I lead with high expectations. I like to compare it with a sleight of the dogs, where everyone needs to run at the same pace. If one team member does not follow the pace it will damage the whole company. As a leader, I try to motivate the team to stay on the same pace and make it clear where we are going, why it’s important and how we are going to get there with the whole team’s effort.
If anyone does not want to keep up with the pace, they don’t belong to the team. I'm very radical about that. I’ve already had to let 6 people go during the few years of AXDRAFT. I'm a strong believer in the “hire slow, fire fast” concept.
How do you choose the right people then? How do you know it’s a match?
When I interview people I ask them questions about different areas of their life. I also ask them when was the last time they worked really hard. Once you get a feeling of what people consider to be hard work, you can understand what kind of effort they are willing to put in.
For example, I interviewed someone yesterday and her answer to that question was: “That time when I did a three-day bike marathon.” That’s a pretty good sign.
I’m very transparent during the interview and make a disclaimer that I am a demanding person and we often have a very intense work schedule. Because then when I have to fire people, I can tell them: “Sorry, it's not you, it's me. I'm just this crazy person who wants to work all the time and surround himself with other crazy people.” I don't want to feel crazy – I want to feel normal.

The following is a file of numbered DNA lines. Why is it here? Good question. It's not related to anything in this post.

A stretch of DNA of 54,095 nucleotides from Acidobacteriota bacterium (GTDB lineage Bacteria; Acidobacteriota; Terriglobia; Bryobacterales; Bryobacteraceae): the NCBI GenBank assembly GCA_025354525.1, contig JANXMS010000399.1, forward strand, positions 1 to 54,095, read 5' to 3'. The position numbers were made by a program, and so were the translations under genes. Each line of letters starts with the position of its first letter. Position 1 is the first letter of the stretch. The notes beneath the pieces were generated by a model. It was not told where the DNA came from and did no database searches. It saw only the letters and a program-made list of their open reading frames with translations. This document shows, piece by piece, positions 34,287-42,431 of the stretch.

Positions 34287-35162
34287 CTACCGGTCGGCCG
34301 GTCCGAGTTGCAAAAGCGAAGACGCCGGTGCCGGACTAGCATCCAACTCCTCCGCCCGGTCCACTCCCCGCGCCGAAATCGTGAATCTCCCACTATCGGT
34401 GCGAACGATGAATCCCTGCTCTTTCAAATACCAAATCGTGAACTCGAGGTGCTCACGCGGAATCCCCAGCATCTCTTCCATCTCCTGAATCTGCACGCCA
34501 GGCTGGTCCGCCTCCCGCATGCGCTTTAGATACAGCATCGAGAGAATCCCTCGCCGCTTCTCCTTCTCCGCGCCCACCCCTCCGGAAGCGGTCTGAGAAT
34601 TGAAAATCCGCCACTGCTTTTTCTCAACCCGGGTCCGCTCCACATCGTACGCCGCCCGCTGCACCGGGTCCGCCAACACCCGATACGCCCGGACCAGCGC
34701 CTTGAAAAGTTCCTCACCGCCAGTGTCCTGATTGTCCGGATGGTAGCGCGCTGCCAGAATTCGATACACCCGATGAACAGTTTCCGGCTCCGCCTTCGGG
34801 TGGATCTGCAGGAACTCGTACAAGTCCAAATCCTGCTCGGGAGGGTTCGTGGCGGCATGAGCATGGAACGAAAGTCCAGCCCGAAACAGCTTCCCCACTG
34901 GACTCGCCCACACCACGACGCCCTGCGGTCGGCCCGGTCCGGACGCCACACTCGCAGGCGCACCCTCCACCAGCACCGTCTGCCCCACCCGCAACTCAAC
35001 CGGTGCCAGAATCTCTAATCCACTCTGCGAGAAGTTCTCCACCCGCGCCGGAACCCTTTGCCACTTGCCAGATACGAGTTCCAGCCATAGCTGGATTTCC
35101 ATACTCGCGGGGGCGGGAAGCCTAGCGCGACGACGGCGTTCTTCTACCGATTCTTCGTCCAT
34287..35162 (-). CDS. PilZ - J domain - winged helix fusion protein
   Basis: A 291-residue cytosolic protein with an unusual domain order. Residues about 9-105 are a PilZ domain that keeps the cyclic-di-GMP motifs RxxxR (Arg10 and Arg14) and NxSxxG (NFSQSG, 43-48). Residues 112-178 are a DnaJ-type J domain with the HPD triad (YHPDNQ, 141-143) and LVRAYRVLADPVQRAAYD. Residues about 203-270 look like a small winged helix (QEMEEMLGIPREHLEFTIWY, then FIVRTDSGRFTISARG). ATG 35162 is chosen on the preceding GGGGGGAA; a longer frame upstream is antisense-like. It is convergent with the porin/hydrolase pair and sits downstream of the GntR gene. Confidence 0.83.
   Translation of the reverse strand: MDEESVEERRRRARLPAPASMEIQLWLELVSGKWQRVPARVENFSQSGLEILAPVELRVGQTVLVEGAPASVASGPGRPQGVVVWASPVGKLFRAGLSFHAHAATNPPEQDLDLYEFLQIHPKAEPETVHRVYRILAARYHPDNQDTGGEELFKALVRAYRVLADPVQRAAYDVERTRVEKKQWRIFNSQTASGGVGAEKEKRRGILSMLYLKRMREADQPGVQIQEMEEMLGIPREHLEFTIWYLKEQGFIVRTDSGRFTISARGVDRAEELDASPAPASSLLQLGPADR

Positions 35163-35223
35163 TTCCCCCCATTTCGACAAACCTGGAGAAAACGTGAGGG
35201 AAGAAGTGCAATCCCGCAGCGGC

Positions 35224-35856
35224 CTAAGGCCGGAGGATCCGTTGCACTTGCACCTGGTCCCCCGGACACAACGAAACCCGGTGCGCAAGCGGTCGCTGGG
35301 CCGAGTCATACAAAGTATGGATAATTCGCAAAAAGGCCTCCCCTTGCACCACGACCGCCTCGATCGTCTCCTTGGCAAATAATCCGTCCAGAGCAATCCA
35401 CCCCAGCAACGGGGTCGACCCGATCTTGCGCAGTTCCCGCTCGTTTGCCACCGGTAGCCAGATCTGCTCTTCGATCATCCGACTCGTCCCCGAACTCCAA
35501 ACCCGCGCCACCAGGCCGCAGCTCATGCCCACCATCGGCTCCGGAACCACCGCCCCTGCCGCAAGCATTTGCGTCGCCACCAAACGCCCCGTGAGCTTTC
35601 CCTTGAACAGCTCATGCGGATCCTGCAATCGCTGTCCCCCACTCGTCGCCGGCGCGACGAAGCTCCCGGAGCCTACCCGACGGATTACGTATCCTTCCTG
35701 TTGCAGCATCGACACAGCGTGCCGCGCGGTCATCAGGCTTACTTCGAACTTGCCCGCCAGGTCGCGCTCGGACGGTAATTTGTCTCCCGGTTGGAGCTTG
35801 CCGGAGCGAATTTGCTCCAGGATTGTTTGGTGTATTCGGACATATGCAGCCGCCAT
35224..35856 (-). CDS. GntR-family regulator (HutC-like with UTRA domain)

Tell me the story of how AXDRAFT started?
It was back in 2017. As a lawyer I had to deal with many routine tasks daily, spending a lot of time looking for necessary clauses in different documents, copy-pasting, proofreading, etc. So I was wondering, “Can't you just build a library and then answer questions and get proper clauses!? That would make so much sense!”
I decided to act on that idea and I reached out to my brother Oleg, who is a software engineer – that’s an extremely lucky coincidence. He was instantly interested and was willing to create the very first prototype. The way it worked was that you had to fill in 10 fields and you got a fully completed 10-page lease agreement on your desktop. I was so impressed and thought it was like magic! The document generation button is still called “Magic” in AXDRAFT, although many investors think it’s stupid.
So my brother and I became a team and continued working on the prototype in our free time, thinking about new features based on my experience working as a lawyer, implementing them and testing them.
As soon as we had something more or less decent, we just reached out to my network of lawyers and asked for their feedback – which turned out to be extremely positive.